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Greytown backs trust’s proposal

Cobblestones Museum is one of the assets at the centre of a controversial 99-year-lease proposal. PHOTO/FILE

The results are in – and Greytown’s museum and sports clubs are likely breathing a sigh of relief.

Greytown Trust Land Trust’s [GTLT] survey results, posted on Wednesday, show an overwhelming majority of respondents support a divisive lease proposal on trust lands.

The proposal, supported by four of the six trustees, would lock in 99-year leases for the land beneath Greytown’s bowling and rugby clubs, the Cobblestones Museum, at $1 a year.

In 2020, South Wairarapa District Council explored buying the land beneath the community assets. However, a purchase never eventuated.

The split at the GTLT table reached an inflection point last month with an ‘unprofessional’ leaflet drop in Greytown letterboxes by one of the dissenting trustees, Wayne Regnault.

Despite his best efforts at persuading people otherwise, the latest public consultation showed Greytown overwhelmingly supported the trust’s proposal.

The survey, conducted online and by written submissions, had 607 respondents, 435 of whom were from Greytown – about 15 per cent of the population [June 2018 census].

The survey report complied by BRG Limited said the sample size provided 95 per cent confidence that it accurately reflected the views of the wider Greytown population.

It said men and women were equally represented, and respondents skewed slightly older.

The survey asked whether people supported the trust’s 99-year lease proposal for the rugby club, bowling club, and Cobblestones Museum.

For each of the three assets, at least 80 per cent of the respondents were in favour of the proposal.

The survey asked people to comment on Greytown’s Plunket.

The results showed that 70 per cent of the comments were supportive of the service and its location on McMaster St.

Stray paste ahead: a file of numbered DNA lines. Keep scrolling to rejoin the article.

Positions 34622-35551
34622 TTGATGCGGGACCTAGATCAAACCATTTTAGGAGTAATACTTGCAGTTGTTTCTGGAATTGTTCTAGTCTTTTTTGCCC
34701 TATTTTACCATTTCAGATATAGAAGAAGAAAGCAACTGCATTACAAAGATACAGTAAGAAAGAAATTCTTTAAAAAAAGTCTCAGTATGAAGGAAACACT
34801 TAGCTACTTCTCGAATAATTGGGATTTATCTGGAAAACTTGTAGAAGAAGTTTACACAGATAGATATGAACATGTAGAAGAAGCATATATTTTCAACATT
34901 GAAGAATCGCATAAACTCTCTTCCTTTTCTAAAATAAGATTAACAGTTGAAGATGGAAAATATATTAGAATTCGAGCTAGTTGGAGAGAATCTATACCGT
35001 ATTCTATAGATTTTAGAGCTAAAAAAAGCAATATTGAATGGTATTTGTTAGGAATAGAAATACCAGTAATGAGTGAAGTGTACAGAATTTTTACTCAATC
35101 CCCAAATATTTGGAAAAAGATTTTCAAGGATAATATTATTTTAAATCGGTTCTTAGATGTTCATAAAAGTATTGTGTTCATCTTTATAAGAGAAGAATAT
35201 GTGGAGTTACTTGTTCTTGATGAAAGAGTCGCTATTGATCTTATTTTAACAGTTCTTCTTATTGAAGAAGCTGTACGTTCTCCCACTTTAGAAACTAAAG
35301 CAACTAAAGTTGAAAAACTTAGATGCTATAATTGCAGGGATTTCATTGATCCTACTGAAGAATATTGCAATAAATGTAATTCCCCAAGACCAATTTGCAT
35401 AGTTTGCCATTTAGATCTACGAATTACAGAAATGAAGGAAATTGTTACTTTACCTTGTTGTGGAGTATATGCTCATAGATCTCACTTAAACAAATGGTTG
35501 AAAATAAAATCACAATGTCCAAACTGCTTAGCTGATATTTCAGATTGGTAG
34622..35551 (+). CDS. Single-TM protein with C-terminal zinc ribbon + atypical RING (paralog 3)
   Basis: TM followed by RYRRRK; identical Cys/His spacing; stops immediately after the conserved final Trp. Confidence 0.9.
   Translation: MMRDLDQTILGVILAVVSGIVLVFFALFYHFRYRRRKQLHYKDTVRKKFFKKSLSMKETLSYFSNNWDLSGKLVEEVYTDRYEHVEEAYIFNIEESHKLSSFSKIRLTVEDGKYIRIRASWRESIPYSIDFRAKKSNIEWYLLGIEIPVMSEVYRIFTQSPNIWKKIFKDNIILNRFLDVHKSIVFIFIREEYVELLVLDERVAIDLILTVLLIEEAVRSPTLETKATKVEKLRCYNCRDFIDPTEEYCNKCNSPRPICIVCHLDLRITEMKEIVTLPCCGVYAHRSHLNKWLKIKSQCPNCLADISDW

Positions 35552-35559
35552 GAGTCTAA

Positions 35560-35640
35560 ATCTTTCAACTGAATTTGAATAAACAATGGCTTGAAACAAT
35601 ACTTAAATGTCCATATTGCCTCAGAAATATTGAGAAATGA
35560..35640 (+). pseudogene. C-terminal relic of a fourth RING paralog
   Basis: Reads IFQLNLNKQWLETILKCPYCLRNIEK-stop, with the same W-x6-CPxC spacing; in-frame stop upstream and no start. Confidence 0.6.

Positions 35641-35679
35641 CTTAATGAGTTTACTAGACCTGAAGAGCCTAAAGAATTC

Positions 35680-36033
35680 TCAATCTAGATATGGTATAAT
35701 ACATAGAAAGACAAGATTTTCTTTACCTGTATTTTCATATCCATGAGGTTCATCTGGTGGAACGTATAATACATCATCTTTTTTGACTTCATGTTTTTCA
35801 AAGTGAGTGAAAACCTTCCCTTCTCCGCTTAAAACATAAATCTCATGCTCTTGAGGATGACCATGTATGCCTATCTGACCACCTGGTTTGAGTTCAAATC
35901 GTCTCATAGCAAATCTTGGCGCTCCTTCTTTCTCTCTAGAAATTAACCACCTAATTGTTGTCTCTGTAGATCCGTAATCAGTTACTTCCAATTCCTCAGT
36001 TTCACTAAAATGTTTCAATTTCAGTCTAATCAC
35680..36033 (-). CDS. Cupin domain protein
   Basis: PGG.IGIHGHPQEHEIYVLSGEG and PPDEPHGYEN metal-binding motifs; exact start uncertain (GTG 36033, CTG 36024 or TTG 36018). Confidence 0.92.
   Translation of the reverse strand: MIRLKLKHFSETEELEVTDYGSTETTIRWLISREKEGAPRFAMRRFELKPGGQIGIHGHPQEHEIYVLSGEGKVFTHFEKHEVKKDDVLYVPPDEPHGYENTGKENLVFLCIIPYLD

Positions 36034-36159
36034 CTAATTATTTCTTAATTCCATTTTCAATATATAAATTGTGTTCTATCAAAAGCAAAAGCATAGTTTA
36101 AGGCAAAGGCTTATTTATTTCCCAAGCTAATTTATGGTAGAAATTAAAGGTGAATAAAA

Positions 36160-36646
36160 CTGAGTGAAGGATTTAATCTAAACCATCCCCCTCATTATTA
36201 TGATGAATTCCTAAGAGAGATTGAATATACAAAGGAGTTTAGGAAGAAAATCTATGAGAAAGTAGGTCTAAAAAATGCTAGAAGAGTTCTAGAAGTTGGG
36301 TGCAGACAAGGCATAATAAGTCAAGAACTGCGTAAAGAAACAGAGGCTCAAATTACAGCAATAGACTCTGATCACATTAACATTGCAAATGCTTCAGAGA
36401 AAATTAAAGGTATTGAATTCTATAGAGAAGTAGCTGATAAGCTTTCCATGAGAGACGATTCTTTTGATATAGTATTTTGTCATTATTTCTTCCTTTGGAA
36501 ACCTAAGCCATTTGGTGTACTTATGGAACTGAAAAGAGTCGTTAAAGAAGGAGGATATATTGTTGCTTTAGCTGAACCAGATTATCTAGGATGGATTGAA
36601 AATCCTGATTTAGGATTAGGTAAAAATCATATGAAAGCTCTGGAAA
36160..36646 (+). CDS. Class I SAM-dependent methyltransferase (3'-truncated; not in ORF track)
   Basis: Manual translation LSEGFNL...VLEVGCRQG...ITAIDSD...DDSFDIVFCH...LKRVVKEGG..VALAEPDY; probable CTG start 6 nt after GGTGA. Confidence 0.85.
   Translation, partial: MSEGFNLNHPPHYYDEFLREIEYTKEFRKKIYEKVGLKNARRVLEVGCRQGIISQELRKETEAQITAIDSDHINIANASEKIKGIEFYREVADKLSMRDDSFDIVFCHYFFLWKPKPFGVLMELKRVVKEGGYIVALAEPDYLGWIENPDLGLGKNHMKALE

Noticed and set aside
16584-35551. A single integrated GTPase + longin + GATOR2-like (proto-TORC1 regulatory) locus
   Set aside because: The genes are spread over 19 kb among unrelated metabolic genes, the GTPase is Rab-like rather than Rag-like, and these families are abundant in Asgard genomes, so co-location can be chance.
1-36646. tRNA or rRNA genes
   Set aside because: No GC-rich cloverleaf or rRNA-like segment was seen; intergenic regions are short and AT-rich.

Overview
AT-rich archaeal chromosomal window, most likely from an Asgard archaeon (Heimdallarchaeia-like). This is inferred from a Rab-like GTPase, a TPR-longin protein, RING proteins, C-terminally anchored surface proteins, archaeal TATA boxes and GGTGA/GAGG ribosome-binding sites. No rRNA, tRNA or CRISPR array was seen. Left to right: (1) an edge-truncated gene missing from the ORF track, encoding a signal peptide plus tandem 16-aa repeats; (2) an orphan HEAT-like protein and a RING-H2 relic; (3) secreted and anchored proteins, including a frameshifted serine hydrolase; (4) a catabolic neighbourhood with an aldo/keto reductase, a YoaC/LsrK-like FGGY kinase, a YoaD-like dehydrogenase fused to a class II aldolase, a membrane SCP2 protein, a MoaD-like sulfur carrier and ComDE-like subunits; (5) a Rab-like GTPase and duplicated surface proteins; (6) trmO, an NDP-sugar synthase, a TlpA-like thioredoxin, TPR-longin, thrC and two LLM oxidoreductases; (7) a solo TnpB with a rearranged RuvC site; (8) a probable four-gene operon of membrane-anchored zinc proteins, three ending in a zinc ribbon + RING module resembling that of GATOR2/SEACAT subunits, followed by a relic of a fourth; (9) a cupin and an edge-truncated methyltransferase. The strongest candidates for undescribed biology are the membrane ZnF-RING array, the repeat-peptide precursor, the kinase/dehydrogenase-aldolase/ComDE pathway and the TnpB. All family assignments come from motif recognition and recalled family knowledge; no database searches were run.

The survey report said common themes emerged in support of the proposal for the rugby and bowling clubs, including preserving scarce green space in Greytown, protecting land owned by the community, and providing financial stability and certainty for the clubs.

More than half of those who commented in support of the proposal for Cobblestones said the museum was an ‘iconic community-owned asset’, preserved local history, and would benefit from the financial security of the lease.

Those who were against the proposal for all three assets cited the council’s involvement, narrow community use of the spaces, and perceived financial impact on the trust as reasons to oppose it.

Before the survey results, trust chairman Phil Holden said it would be “very hard” for an elected representative to ignore the wishes of the community.

In a statement on Wednesday, Holden said the incoming board, formed post Local Body Elections, would determine the timing of a trustee vote on the proposal.

He said the survey had been a valuable and important step in the process.

“The Greytown community has delivered a clear and strong message for the consideration of the trustees.”

Mary Argue
Mary Argue
Mary Argue is a reporter at the Wairarapa Times-Age with an interest in justice and the region’s emergency services, regularly covering Masterton District Court, Fire and Emergency and Police.

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